Wednesday, June 3, 2009

Happy Little Accidents

Today is recycling day in our house! I just heard the van come and pick up our bags of paper, cans, and plastic. Lori definitely takes the lead on the recycling front, but here's something I kept from ending up in a landfill yesterday.

One of Lori's favourite kind of dishes are Jadeite glass, which she's been collecting for years. They are a creamy green colour and yesterday one of them finally broke! It turns out they knap very nicely. Look for this glass to start showing up in Elfshot necklaces and earrings around the Province over the coming months.

Glass is one of the easiest materials to learn to flintknap with. Its also easier to find and identify when you are just starting out. Beer bottle bottoms give you a nice amber coloured arrowhead. I'll be teaching a flintknapping workshop in St. John's on Father's Day this year. We'll be working on beer bottle bottoms, but if you have any jadeite catastrophes in your house you'll be prepared to make the "green" choice and keep that glass out of the trash!

I'll post details of the cost and location here as they come available, but if you or someone you know are curious about learning to knap, keep the afternoon of June 21st clear for a flintknapping workshop.

Edit: The workshop has been postponed one week to June 28th. I'll be doing a demo on the 21st instead. More details to follow.

Photo Credits: Tim Rast

Photo Captions: Jadeite glass point and raw material


  1. Wow Tim that arrowhead is fantastic...where can I buy some of those products to smash and make arrowheads? Maybe I should be asking Lori that question wah?

  2. I think Jadeite might be part of the Martha Stewart Empire at the moment. When I was googling it to check the spelling I found images of some Jadeite Chandeliers on her website, and its certainly still one of her colours. We found a lot of Jadeite cookware at Zellers a few years ago, but as you say, Lori would have a better idea where to find it these days.

  3. "Happy" accident? I think it's too soon for "happy" but I am relieved Elfshot will benefit... plus I'm hoping there's earrings and a necklace in it for me.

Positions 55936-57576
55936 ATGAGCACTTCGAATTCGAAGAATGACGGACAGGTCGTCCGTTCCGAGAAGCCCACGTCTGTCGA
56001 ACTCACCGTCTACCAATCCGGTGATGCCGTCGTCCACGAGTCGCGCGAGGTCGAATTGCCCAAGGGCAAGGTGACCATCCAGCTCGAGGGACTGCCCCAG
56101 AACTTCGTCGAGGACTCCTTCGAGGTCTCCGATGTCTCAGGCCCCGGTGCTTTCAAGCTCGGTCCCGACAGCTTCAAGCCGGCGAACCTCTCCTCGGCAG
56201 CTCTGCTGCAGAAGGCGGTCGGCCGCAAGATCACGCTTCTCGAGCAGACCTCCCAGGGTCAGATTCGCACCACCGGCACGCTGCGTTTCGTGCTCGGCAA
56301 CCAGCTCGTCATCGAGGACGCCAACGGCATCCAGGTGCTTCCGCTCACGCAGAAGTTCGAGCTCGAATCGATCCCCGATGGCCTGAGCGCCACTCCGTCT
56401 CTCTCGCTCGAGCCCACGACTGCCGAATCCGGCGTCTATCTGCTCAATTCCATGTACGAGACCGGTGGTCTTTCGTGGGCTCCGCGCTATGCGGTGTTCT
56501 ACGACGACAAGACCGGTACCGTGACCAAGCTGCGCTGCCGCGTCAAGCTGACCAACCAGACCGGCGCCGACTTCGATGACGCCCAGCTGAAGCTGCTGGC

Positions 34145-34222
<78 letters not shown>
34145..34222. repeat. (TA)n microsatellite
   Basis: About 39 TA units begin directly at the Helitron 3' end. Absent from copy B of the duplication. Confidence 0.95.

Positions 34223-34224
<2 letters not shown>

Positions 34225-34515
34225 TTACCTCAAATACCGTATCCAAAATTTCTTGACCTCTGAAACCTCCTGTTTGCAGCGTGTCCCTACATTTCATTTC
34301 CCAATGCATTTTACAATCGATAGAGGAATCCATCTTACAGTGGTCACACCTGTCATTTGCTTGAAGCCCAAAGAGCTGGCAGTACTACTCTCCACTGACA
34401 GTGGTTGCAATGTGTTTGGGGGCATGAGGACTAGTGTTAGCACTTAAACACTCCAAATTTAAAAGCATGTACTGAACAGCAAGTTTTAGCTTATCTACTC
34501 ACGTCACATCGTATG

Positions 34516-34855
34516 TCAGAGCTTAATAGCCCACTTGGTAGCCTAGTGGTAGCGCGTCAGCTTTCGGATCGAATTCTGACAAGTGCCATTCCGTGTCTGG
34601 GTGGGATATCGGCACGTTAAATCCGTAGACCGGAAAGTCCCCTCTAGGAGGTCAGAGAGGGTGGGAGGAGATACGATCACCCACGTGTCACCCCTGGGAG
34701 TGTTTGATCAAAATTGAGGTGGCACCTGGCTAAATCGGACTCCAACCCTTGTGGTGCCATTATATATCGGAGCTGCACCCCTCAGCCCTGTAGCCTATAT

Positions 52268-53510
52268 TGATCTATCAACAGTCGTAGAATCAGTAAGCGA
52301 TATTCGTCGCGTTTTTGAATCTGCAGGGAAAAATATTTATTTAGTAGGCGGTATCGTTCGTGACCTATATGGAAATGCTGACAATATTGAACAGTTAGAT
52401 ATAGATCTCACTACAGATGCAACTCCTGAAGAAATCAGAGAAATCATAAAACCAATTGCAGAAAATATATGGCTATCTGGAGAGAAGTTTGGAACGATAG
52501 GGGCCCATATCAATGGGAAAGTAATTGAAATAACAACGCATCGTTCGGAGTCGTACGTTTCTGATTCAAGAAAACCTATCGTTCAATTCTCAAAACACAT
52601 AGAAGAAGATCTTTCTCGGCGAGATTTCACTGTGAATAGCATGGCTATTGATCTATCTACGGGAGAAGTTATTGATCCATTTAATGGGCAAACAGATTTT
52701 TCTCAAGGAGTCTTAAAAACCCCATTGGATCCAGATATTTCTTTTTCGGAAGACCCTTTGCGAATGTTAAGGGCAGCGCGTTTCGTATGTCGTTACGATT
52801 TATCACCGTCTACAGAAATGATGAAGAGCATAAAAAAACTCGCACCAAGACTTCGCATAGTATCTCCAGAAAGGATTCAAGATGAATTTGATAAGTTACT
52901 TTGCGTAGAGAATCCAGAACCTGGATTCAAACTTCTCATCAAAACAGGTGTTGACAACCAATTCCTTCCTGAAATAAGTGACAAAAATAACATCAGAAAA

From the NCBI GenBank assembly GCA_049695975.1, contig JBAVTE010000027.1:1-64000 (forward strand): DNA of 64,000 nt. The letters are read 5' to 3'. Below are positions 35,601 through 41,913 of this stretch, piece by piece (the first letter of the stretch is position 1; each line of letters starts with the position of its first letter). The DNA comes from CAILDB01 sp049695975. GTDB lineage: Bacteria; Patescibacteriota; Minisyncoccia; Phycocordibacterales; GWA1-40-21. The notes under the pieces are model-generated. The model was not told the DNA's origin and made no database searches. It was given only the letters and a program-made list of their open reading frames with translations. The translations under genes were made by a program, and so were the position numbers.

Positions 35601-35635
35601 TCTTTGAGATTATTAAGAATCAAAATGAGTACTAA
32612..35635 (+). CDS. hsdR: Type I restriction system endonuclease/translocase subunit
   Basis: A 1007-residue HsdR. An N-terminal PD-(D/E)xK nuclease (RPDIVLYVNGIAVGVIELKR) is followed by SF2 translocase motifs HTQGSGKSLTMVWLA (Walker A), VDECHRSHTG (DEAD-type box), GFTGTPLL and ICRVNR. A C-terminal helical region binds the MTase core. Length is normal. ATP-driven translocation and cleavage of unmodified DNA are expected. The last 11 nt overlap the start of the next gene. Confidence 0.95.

Jade-ite is part of the Fire-King glassware line by Anchor Hocking. Their glass bakeware is tough and inexpensive and "jade-ite" became their signature colour in the 1940s. More recently, Martha Stewart is attributed with its resurgence and she offers her own line of reproductions made by Fire-King. In this instance, I'm grateful my pieces are not vintage but it still sucks. They're hard to find and now I'm without a square baking dish.

  4. How about antique bottles that have been found broken? I find bits of things in the ground almost every time I dig up a little spot of ground here, but the bottles are usually broken- not great for collecting!

  5. Tim the Flintknapper says: Any thick, flat glass will work. The sides of a beer bottle are too thin and curved to make anything out of, but the bottoms are often flat and thick enough to use. The jadeite bowl was square, so it has lots of nice flat pieces to work, if it was a mug or bowl, it might not have as much useable material.

    Tim the Archaeologist says: I wouldn't use broken glass that someone found in the ground without asking an historic archaeologist about it first. Look at Cupids or Ferryland, you never know what history might be buried in your backyard. Especially if you live in a historic merchant's premises.

  6. Most of the bottles that i find are the same size and shape, and i think are scotch or whiskey bottles- some have markings from the old liquor board on them. What I don't understand, is why they keep showing up in the ground- did they just toss their garbage out the door/under the house? I remember lots of rubble being piled up in coves when i was little, but not all over a person's property...

  7. Outside of big cities, dumps are a relatively new thing. Historically, taking out the trash meant throwing it out the nearest window or door. If you wanted to hide something, you might toss it in the outhouse hole. I remember Jerry Pocius talking about visiting older buildings on the Southern Shore where every concievable rafter and space inside and underneath were filled with empty bottles. Which might sound odd, but it was a tidier solution than having broken bottles and glass strewn over your property. I don't know exactly when things changed, but I'd guess that most properties in North America that predate WWII have a dump or midden on them somewhere. We had one in our potato garden on the Farm in Alberta from the people who lived there before us.


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